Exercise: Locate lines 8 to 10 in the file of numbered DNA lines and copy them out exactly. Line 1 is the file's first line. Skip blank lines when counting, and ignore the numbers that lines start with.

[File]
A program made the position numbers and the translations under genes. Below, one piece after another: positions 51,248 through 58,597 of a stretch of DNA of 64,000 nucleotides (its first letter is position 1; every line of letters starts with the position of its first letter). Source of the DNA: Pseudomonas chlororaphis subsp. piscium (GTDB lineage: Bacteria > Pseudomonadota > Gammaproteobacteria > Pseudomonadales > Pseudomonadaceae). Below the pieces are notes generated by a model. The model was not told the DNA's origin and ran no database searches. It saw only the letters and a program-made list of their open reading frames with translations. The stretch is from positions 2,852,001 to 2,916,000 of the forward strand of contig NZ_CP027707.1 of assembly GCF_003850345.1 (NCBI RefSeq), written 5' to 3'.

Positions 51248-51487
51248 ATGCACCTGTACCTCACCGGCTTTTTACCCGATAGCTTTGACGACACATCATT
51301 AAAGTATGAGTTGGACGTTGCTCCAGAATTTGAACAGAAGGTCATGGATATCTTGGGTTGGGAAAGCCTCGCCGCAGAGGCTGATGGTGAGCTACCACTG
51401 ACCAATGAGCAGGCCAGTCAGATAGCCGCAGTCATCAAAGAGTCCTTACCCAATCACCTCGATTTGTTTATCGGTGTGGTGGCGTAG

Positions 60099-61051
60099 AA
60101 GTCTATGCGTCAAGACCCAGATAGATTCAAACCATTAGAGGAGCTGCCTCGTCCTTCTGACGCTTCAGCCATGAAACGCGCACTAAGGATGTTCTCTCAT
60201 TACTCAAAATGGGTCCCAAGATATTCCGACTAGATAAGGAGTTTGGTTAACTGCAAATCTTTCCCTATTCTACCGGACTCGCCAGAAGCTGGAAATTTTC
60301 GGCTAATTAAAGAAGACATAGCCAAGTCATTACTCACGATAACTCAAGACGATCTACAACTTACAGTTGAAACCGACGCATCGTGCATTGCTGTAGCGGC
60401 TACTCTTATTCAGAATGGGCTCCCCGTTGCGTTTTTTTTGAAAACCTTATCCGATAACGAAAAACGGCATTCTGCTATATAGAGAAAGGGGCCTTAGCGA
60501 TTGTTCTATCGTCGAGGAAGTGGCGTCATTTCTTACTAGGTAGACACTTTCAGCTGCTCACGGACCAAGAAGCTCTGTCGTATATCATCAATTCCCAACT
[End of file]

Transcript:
60101 GTCTATGCGTCAAGACCCAGATAGATTCAAACCATTAGAGGAGCTGCCTCGTCCTTCTGACGCTTCAGCCATGAAACGCGCACTAAGGATGTTCTCTCAT
60201 TACTCAAAATGGGTCCCAAGATATTCCGACTAGATAAGGAGTTTGGTTAACTGCAAATCTTTCCCTATTCTACCGGACTCGCCAGAAGCTGGAAATTTTC
60301 GGCTAATTAAAGAAGACATAGCCAAGTCATTACTCACGATAACTCAAGACGATCTACAACTTACAGTTGAAACCGACGCATCGTGCATTGCTGTAGCGGC